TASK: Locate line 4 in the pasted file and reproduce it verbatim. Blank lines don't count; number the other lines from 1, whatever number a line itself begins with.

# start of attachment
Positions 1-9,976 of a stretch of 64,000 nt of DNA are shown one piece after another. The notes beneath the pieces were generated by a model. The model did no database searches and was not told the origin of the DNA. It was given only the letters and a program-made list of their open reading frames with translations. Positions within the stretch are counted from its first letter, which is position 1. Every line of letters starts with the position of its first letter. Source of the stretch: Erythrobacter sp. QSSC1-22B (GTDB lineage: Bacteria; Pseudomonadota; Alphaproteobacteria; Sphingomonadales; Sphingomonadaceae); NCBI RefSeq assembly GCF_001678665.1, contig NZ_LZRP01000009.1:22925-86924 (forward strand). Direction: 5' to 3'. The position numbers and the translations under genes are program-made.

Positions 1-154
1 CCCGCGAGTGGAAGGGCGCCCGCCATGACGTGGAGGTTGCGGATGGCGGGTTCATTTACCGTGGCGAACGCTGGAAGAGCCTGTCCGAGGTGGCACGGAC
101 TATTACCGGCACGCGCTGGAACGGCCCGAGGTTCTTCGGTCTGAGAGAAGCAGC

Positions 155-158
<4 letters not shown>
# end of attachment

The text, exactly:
101 TATTACCGGCACGCGCTGGAACGGCCCGAGGTTCTTCGGTCTGAGAGAAGCAGC